In addition, he highlighted the new value of tannin, which now is used as a natural antibiotic for cows, pigs and chickens, whose infections were usually treated with zinc oxide.
“There are many uses that can be given to the forest, especially if the waste products from industrial processes are used, within the framework of what is now called circular energy. We are now experimenting with the use of wood ash as a substitute for lime in manufacturing bricks and repairing roads,” added López Mato from Puerto Tirol, by telephone.
However, environmental organisations are not convinced of the rationality of continuing to cut quebracho trees for the tannin business, which decades ago attracted dozens of companies, of which today only Unitán and Indunor remain.
“If these companies had hundreds of thousands of hectares of their own land on which they cut quebracho trees that they themselves planted 50 or 100 years ago, that would be one thing. But almost all of what goes into the tanneries comes from private farms or indigenous reserves, and this encourages deforestation,” Riccardo Tiddi, a physicist of Italian descent from Resistencia, told IPS.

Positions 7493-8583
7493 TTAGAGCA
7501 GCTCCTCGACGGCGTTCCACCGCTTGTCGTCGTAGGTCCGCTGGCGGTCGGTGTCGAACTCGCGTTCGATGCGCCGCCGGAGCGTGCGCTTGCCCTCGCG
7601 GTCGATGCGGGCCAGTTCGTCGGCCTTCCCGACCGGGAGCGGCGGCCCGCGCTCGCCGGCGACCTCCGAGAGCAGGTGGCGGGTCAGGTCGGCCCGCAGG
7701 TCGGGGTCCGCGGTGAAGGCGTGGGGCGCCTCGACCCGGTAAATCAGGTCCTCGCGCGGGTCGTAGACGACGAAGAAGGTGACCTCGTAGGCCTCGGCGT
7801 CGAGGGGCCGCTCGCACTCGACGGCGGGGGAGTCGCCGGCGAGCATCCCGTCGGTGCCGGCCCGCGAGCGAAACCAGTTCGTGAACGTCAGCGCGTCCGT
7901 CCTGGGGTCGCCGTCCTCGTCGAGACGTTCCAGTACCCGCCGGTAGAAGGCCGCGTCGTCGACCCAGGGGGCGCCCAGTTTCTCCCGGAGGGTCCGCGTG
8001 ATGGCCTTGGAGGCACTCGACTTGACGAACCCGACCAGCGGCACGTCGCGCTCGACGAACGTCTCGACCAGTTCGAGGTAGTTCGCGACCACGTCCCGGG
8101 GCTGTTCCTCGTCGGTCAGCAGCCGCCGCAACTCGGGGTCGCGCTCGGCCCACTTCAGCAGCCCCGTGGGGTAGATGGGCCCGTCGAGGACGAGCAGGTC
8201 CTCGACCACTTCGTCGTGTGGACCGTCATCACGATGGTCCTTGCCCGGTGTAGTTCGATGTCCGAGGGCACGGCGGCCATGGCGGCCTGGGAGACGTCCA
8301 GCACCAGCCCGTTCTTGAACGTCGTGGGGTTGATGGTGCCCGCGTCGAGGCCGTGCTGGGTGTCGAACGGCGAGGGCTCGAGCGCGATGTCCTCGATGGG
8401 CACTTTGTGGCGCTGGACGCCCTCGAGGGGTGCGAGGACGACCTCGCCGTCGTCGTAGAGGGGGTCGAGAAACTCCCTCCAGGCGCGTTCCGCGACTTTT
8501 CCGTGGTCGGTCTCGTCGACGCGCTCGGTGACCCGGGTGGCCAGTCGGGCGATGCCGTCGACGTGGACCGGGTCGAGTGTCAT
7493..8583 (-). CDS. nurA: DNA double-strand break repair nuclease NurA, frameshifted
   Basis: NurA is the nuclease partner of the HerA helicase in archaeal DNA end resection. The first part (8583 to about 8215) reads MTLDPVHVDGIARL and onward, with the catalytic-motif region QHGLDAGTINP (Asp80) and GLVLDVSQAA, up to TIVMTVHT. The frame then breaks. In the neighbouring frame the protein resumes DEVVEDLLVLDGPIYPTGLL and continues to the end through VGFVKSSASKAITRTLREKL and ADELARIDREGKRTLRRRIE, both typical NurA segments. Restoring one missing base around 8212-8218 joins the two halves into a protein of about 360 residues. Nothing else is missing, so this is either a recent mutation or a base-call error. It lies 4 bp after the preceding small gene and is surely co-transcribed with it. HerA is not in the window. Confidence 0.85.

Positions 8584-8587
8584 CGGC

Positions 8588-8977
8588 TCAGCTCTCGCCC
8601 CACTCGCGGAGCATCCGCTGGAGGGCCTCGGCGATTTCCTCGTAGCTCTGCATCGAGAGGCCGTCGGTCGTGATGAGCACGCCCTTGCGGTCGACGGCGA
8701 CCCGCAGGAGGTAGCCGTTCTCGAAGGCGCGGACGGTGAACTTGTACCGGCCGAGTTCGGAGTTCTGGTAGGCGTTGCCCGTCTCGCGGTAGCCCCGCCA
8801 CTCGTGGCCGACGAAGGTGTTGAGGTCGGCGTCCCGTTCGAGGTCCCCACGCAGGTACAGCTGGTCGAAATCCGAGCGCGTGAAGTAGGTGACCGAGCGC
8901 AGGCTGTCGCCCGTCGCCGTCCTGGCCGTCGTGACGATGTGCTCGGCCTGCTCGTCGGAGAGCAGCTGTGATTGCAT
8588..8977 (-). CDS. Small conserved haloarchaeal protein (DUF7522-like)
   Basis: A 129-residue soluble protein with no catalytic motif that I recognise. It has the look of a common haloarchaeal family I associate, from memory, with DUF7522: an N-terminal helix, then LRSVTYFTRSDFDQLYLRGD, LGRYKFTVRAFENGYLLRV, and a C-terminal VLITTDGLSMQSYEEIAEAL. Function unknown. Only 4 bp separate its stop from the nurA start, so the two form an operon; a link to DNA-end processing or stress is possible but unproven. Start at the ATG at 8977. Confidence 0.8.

“They consume many tons of quebracho per year and most of it is bought from third parties, so the companies are not responsible for where the material comes from,” added Tiddi, who has lived in the province for years and is part of Somos Monte Chaco, an environmental collective made up of peasant farmers and indigenous people.
According to official data, 12,648 hectares of native forest were lost in the province in 2019, 52 percent under permits and the rest illegally.
Figures provided to IPS by undersecretary Olivares show that some 350,000 tons of wood have been extracted annually in the province since 2010. Of this total, 195,000 tons have been used to make charcoal, 10,000 tons for furniture, 4,000 tons for doors and windows and 44,000 tons for tannin.